World Series of Fight 7: Karakhanyan vs. Palmer preview and predictions

World Series of Fighting is staging their seventh event tonight, and their first one north of the border. The upstart MMA promotion is bringing…

By: Tim Burke | 9 years ago
World Series of Fight 7: Karakhanyan vs. Palmer preview and predictions
Bloody Elbow 2.0 | Anton Tabuena

World Series of Fighting is staging their seventh event tonight, and their first one north of the border. The upstart MMA promotion is bringing the show to the Agrodome in Vancouver, BC, and features a nine-fight event with four fights on the main card. The preliminary bouts kick off at 6pm ET/3pm PT and will be streamed live on Bloody Elbow. The main card begins at 9pm ET/6pm PT and will air on NBC Sports Network. Everyone outside of North America can watch the main card on the same stream that the prelims are on. You can also follow along with the Bloody Elbow live commentary and play by play.

The four-fight main card features bouts at featherweight, middleweight, lightweight, and light heavyweight. The main event is a five-round bout for the promotion’s inaugural featherweight title, with former Bellator fighter Georgi Karakhanyan meeting Team Alpha Male’s Lance Palmer.

I’ll preview each main card fight and offer a prediction here. I’m also attending the show, so I’ll write up a fan perspective of the event tomorrow. I’ll also be doing some live tweeting from the show, so follow me @TB_Money if you feel like it.

Dwayne Lewis vs. Kalib Starnes

Lewis (13-8) has been a fixture on the Canadian fight scene for over six years now and had a long run in the Edmonton-based MFC organization. He has fought UFC vets in Ryan Jimmo and Wilson Gouveia, and also competed against current Bellator champ Emanuel Newton. He’s generally a standup fighter with 7 KO’s to his name (and two submissions due to strikes).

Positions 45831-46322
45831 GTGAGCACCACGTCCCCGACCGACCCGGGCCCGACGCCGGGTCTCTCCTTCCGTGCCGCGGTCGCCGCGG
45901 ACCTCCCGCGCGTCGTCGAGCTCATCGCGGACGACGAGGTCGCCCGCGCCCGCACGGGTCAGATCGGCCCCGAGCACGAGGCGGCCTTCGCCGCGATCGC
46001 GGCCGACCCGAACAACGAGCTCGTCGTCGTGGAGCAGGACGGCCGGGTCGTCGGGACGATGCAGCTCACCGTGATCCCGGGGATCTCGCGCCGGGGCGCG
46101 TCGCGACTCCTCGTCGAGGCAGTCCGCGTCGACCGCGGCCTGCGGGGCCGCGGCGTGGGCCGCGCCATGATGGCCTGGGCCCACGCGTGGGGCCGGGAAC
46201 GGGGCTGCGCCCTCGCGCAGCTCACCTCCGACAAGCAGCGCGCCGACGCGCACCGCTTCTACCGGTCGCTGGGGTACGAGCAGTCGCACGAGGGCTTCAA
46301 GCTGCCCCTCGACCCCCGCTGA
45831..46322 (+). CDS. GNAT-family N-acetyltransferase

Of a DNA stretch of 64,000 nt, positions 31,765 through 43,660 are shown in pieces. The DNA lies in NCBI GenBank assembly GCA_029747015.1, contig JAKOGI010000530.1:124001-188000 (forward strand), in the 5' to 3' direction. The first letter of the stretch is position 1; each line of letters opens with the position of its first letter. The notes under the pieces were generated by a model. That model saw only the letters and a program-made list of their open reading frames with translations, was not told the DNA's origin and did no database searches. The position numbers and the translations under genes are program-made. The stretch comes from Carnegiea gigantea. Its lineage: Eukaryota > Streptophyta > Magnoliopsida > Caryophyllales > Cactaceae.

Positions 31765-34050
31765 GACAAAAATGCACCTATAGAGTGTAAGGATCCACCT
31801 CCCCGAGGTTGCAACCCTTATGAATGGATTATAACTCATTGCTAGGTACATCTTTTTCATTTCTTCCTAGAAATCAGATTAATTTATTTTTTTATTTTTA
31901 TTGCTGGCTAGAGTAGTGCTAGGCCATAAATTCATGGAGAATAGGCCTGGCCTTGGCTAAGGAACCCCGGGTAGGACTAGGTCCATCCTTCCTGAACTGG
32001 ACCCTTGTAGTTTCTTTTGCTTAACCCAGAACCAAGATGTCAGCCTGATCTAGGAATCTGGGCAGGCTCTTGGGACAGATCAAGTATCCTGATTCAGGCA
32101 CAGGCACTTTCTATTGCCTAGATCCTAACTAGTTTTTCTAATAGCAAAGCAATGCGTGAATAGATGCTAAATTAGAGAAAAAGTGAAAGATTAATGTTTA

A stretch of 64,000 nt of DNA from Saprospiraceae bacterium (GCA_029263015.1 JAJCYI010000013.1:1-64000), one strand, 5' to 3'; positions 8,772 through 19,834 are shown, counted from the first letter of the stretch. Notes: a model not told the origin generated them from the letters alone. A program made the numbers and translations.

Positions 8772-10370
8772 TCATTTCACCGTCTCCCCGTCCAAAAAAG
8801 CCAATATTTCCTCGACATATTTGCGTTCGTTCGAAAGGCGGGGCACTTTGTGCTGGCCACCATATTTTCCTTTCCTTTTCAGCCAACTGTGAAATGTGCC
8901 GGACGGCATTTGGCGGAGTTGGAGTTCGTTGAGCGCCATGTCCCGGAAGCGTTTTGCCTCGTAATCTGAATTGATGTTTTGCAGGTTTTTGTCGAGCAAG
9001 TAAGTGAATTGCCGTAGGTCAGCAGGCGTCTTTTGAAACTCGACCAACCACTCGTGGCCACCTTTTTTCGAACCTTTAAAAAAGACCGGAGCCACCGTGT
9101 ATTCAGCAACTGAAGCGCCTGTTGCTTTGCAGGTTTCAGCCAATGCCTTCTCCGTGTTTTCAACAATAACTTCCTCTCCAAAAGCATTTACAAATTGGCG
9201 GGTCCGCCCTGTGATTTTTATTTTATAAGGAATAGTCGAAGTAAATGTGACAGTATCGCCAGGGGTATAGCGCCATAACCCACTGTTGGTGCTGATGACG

You likely all remember Starnes (15-8-1) from his run on The Ultimate Fighter and his goofy last UFC bout with Nate Quarry. Since leaving the UFC back in 2008 he has bounced between middleweight and light heavyweight and is currently on a three-fight winning streak. One of those wins came at heavyweight over former UFC fighter Tim Hague. Most of his wins have come by submission, but two of the last three fights have seen him finish with his hands.

Prediction – I would expect Starnes to try and either get the fight to the floor or fight from the outside. Lewis hits harder than him and I don’t think he wants to engage in a firefight with him. Lewis is bigger and is a slight favorite betting-wise, and I think that he’s a good bet to pick up a TKO or decision victory. My pick – Dwayne Lewis.

Sabah Fadai vs. Nick Newell

Fadai (7-2, 1 NC) is another MFC vet that WSOF has picked up. Newell was originally supposed to face Gesia Cavalcante, but scheduling issues ruled that out and he is fighting Fadai instead. Fadai hasn’t fought any big names and went 1-1(1 NC) in three MFC bouts.

Newell (10-0) is one of the brightest prospects on WSOF’s roster and is becoming as well-known for his skills as he is for fighting with just one arm. He has only gone to a decision once in his 10 wins, picking up 7 victories by submission and two by TKO, all in the first round.

Prediction – This is likely going to be pretty lopsided. Newell will inevitably look for the takedown and will probably pick up an early submission victory. Fadai is pretty much an unknown quantity though, so there’s always the chance of a surprise. Still, the smart money’s on Newell. My pick – Nick Newell.